FIGURE 1. Schematic representation of MDC for recovery of freshwater and minerals from industrial wastewater.
Parameter optimization to enhance membrane distillation crystallization
The development of a viable MDC process requires optimization to prevent undesired crystallization inside the module and tubing. For this reason, the selection of appropriate MD and crystallization operating conditions are imperative. These parameters include process temperature, solution supersaturation, flow rates and duration of crystallization. Moreover, the temperatures and flow rates affect the crystal size distribution. Therefore, analysis of these parameters provides a better understanding of the MDC process and requirements to realize the maximum performance while ensuring zero liquid discharge to the environment.
The effect of process temperature on permeate flux is best described by Antoine equation, where α, β, and γ are constants relating to the specific substance and Pi is the vapour pressure (Pa) and T is the temperature (K).
According to Antoine equation, vapour pressure exponentially increases with temperature (Choudhury et al., 2019). Furthermore, water flux is directly proportional to feed temperature (Banat and Simandl, 1998). However, flux increments are limited by the process temperature and declines once an optimum has been attained (Banat and Simandl, 1998). Moreover, Attia et al. (2017) evaluated the effect of temperature using synthetic electrospun PVDF, superhydrophobic alumina, and commercial PVDF membranes in a comparative AGMD process. A direct relationship between permeate flux and feed temperature was established (Attia et al., 2017). Liu et al. (2022) assessed the effect of temperature and flow velocity to obtain lithium chloride from air-conditioning systems via DCMD. Reportedly, an increase in feed temperature improved solute generation although the membrane’s hydrophobicity was altered. However, the increase in solute concentration reduced the water flux due to a decreased partial vapour pressure (Liu et al., 2022). Although high water fluxes are obtained at higher temperatures, the water recovery factor is reduced due to salt precipitation (Zhu et al., 2021). The effect of feed temperature on process operation is summarized in Table 2.
The capability of the MD technique to progressively concentrate a feed solution to supersaturation gave rise to MDC (Yadav et al., 2022). The gradual passage of water vapor from the feed stream to the distillate results in the eventual concentration of the feed solution to its critical saturation. Further increase in feed supersaturation enables the recovery of crystal salts from the crystallization reactor (Das et al., 2021). Importantly, this process facilitates the recovery of higher quality mineral crystals in terms of size and purity. Other benefits include controlled rate of supersaturation and nucleation (Yadav et al., 2022). However, the increase in feed concentration towards solution supersaturation induces temperature and concentration polarization, thus reducing the permeate flux (Martínez, 2004). Moreover, pore blockage occurs due to the formation of crystals on the surface of membrane (Yadav et al., 2022). Martínez (2004) investigated the effect of feed concentration on the permeate flux using a flat sheet PTFE membrane and feed solutions of pure water, sodium chloride, and sucrose. Notably, the pure water flux remained stable towards supersaturation. However, the deposition of sodium chloride and sucrose crystal on the membrane surface resulted in a decrease in the permeate flux (Martínez, 2004). When supersaturation is attained in the bulk feed solution, nucleation is then induced which is succeeded by crystallization (Yadav et al., 2022). Moreover, a higher feed temperature increases rate of solvent evaporation, thus facilitating an increased rate of supersaturation compared to that experienced at low feed temperatures (Edwie and Chung, 2013).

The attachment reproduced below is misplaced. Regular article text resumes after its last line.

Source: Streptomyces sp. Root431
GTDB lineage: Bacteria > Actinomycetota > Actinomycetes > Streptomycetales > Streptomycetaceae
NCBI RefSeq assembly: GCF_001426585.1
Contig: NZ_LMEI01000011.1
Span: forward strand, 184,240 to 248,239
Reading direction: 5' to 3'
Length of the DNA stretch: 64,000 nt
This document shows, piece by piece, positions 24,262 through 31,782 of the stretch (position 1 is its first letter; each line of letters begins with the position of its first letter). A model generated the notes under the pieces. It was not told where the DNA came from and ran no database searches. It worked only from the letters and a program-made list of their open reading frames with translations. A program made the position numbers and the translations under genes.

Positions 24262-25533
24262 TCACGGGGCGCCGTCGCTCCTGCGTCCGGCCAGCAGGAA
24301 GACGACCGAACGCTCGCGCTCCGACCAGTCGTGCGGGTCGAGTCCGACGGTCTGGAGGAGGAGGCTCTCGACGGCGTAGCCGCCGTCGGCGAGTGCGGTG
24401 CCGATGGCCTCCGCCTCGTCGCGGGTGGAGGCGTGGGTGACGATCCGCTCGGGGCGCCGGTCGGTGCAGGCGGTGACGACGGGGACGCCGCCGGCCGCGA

Duration of crystallization
The formation and crystal growth are influenced by the solubility of the salt, rate of water recovery and process temperature. For instance, feed solutions with low concentration containing extremely soluble solutes requires a lengthy period to form crystals (Rudolph, 2010; Liu et al., 2021). Additionally, slow crystal growth rate facilitates formation of large crystals. Therefore, longer crystallization periods give rise to larger crystals (Alvarez et al., 2020). In their study, Wagstaff et al. (1964) evaluated the impact of crystallization duration to the size of cristobalite. Based on their findings, the size of the crystals increased quadratically upon increase in duration of process crystallization (Wagstaff et al., 1964). Essentially, the rate of crystal growth is governed by the various factors including flow of latent heat from the growing crystal, diffusion and reactions occurring at the crystal interface (Rudolph, 2010). In MDC processes, the inclusion of the membrane provides a site for heterogeneous nucleation. The Gibbs free energy is lower at the membrane-solution interface, thus favoring heterogeneous nucleation rather than homogenous nucleation (Ruiz Salmón and Luis, 2018). According to Edwie and Chung (2013), a high feed temperature encourages a higher rate of evaporation resulting in a lower average crystal size. Once nucleation has been established, the nuclei begin to grow until the critical cluster size has been achieved. Thereafter, crystals form and grow in saturation zones (i.e., metastable and unstable growth zones) (Yadav et al., 2022). Technically, rate of supersaturation and nucleation affect crystal network growth, consequently the duration of crystallization (Das et al., 2021).